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Tax incentives not always best way to stimulate growth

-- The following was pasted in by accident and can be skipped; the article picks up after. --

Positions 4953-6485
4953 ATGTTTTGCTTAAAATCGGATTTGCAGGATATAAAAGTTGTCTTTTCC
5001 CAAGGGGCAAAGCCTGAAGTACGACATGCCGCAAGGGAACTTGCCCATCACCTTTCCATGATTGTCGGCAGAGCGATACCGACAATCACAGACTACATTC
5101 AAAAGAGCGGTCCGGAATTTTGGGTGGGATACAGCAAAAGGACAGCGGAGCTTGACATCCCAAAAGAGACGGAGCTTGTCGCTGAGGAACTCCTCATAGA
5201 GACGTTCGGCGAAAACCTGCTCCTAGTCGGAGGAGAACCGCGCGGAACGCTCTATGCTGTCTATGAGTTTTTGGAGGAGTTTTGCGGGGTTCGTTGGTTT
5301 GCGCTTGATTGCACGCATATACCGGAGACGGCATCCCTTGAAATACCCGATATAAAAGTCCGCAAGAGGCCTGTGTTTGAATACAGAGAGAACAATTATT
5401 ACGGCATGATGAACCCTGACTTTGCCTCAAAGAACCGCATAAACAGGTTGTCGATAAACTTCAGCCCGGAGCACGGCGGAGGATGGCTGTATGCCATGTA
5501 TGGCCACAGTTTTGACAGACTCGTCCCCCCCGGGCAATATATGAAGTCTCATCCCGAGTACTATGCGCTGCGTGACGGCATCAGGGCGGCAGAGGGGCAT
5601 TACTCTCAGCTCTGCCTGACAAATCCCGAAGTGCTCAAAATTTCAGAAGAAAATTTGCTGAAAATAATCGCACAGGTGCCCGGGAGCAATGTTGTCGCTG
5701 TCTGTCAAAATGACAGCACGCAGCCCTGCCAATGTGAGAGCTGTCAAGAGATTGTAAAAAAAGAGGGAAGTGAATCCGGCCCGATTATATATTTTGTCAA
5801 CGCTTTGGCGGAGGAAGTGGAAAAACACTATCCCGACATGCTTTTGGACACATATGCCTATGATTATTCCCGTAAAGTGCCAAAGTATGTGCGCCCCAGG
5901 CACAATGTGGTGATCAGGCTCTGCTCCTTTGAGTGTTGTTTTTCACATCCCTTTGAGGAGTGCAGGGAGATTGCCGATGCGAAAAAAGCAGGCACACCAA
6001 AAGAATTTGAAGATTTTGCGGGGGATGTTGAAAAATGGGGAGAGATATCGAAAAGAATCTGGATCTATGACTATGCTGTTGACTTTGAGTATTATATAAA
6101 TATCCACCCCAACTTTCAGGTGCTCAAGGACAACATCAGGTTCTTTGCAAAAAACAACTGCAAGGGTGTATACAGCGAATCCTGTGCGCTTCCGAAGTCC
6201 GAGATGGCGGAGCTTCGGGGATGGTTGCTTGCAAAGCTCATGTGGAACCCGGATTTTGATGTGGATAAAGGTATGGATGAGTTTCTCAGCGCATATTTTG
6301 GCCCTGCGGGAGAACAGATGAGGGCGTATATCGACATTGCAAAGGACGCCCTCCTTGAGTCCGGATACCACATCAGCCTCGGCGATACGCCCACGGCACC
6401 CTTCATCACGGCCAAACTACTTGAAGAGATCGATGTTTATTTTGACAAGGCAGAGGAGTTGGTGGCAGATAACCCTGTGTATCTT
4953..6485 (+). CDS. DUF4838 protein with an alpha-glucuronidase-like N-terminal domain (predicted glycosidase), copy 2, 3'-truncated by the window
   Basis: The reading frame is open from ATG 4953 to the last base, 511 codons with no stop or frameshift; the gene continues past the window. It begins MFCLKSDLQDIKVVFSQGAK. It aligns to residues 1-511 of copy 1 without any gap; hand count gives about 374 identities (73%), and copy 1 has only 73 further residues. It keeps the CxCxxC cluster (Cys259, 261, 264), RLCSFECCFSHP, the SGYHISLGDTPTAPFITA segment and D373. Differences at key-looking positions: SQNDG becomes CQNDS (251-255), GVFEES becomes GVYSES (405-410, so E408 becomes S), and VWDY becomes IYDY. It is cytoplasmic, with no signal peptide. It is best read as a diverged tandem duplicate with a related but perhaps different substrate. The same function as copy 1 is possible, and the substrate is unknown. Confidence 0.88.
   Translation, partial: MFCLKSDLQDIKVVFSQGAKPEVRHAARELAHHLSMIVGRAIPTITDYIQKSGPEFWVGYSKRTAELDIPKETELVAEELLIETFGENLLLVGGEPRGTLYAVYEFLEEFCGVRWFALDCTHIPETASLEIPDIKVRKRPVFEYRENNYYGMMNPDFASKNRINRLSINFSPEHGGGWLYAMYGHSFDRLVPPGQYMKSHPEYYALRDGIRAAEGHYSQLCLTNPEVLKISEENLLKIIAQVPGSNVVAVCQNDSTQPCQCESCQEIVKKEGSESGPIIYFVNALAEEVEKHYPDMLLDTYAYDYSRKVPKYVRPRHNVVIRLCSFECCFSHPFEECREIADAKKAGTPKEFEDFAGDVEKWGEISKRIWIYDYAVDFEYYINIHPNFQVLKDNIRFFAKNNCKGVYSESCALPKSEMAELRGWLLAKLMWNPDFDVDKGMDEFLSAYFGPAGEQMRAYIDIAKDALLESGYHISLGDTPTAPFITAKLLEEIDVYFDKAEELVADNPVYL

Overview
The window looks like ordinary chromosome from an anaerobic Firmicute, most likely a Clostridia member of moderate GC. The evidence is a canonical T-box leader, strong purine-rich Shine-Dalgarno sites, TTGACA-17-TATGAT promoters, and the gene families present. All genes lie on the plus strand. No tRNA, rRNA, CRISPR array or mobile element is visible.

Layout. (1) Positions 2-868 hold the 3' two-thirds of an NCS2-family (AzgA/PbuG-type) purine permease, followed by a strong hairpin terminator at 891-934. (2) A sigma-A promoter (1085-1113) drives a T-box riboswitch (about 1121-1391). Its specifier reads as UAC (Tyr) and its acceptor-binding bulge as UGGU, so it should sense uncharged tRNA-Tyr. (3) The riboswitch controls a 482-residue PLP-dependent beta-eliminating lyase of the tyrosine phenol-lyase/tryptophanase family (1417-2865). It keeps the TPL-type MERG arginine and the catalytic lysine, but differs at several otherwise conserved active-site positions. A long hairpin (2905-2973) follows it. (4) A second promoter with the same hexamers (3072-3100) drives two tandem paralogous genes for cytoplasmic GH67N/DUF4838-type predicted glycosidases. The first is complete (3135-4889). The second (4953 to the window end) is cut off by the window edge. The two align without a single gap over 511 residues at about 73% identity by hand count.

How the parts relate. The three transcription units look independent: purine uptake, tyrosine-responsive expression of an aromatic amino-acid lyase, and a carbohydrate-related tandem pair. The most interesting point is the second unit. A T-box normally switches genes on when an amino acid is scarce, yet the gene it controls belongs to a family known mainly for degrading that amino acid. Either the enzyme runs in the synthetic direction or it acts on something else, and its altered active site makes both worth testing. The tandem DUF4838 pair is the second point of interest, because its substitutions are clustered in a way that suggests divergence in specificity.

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State tax incentives – often used to attract or retain existing businesses – aren’t always the best way to stimulate economic growth. According to a new Entrepreneurship Policy Digest released by the  US-basedKauffman Foundation, these programs, while sometimes economically justified, often overlook the businesses that create most new jobs – namely, new companies. The Policy Digest offers alternative strategies for states to either improve their existing incentive programs or boost job creation by fostering firm formation. “States spend tens of billions of dollars each year trying to entice businesses to locate within their borders, but these policies often miss the real job creators: new and young businesses,” said Jason Wiens, policy engagement manager at the Kauffman Foundation. “Alternative economic development strategies exist that focus on entrepreneurial growth without incurring costly tax incentives.” Culling ideas from Kauffman research and those developed at a recent Kauffman Foundation conference on state incentive programs, the Policy Digest offers the following strategies for how states can better foster entrepreneurship: Reexamine Licensing: Revisit requirements for professional and occupational licensing to spur entrepreneurial competition and new business creation. Welcome Immigrants: Create a welcome atmosphere for immigrants, who were significantly more likely than native-born workers to start businesses in 2013. Stress Human Capital and Resource Awareness: Focus on education to boost entrepreneurial activity and the creation of new businesses. College graduates with degrees in various disciplines, including the arts, are likely to contribute to business creation. Connect Entrepreneurs with Resources: Regions are strengthened when entrepreneurs connect with one another. Entrepreneurship support programs should facilitate network formation, peer learning and mentorships. Different types of entrepreneurs require different resources. Consider gaps in the local entrepreneurship community and how various programs can be connected to each other.

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